Most organizations define homelessness as persons living in temporary shelters or other places not meant for human habitation. However you define it, homelessness has a profound impact on society. While creating accurate estimates for the total number of homeless is difficult, what is known is that these people are our relatives, friends, co-workers and sometimes even our protectors.
We’ve all heard stories of the homeless veteran who served two or three tours in Vietnam—or more recently, Iraq or Afghanistan. They come home to a civilian life they can no longer relate to and to a society that can no longer relate to them. But homelessness affects people from all backgrounds. A leading cause of homelessness in women is, tragically, the flight from domestic violence.
Of course, some who become homeless turn to drugs for temporary relief from the horrendous stress of the situation. Some of these people become addicts.
In this post, we’ll explore the causes of homelessness in modern society. We’ll look at everything from the rising cost of housing, to mental health care reform, mental illness itself and drug addiction. You’ll learn how mental illness can impact someone’s odds of becoming homeless, and you’ll find out why homelessness and drug addiction so often go hand in hand. Read on.
The Causes of Homelessness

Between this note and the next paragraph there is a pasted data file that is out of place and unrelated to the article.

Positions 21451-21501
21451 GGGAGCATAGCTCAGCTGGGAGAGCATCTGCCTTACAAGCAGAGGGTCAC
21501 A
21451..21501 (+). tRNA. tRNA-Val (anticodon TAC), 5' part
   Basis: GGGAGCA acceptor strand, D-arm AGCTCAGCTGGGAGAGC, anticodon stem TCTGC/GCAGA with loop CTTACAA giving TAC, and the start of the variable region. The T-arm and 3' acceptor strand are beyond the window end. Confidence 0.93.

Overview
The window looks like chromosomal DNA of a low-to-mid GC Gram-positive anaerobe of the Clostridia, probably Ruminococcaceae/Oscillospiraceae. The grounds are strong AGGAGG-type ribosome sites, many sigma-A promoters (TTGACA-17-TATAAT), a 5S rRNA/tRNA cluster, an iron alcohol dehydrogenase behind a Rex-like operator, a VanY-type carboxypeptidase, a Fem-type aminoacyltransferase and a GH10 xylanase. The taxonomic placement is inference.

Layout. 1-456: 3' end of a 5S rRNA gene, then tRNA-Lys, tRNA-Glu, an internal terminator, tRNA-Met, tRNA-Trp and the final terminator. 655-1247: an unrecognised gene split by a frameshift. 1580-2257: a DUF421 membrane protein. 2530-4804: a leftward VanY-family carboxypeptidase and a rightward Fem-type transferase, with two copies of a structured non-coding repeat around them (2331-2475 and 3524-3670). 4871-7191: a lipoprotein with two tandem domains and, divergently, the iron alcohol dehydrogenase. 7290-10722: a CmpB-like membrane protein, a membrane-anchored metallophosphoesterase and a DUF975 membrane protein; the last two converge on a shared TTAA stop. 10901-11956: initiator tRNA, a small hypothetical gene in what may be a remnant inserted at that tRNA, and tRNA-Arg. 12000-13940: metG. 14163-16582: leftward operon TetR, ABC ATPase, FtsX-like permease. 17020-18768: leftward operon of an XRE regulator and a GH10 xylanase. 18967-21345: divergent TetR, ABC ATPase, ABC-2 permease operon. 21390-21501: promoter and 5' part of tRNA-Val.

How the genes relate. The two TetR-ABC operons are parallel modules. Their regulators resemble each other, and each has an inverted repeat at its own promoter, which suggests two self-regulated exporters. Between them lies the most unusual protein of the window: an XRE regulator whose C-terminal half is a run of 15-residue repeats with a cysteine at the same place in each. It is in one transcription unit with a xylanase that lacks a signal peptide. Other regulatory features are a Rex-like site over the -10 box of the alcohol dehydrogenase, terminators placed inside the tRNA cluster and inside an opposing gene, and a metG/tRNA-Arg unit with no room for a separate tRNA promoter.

Naturally, homelessness comes at high cost to individuals. But it’s also costly for communities and systems of care. Study after study has shown that communities benefit when they provide supportive housing to the homeless. Permanent supportive housing saves money overall through a reduction in crime, unpaid emergency room visits and risky drug use. When the rate of homelessness is high, emergency room visits increase and crisis response and public safety systems are utilized more often. It’s the taxpayer who ultimately pays these bills.
Permanent supportive housing provides the recently homeless with a way to gather themselves—to plan their next step. That may include a concerted effort to kick a drug habit or alcohol. Whether that takes the form of a 12-step program or residential drug rehabilitation, the result is a net positive for society.
But What Causes Homelessness in the First Place?
Many argue that homelessness results from the confluence of several negative events hitting at once. This includes, but is not limited to:
- An increase in housing cost
- An unexpected medical bill
- Domestic abuse
- Death of a family member they were dependent upon
But as any number of surveys will show, both mental illness and drug abuse are common in the homeless community. Indeed, the true root cause of homelessness has been debated for some time. There are two primary camps:
- “Homelessness is caused by high housing costs.” This camp claims that the high cost of rent in most areas—to say nothing of the cost of actually buying a house or the difficulty of securing a mortgage—is the leading factor in homelessness.
- “Homelessness is caused by drug abuse and mental illness.” This camp claims that homelessness is mainly driven by untreated mental illness, which may lead to drug use and abuse.
As is often the case, the truth may lie somewhere between the two.
It’s also possible that homelessness is underreported in the U.S. and other countries. If this is the case, it could make determining the root causes of homelessness more difficult. In order to reach consensus about the contributing factors, researchers must interview as many individuals recovering from homeliness as they can.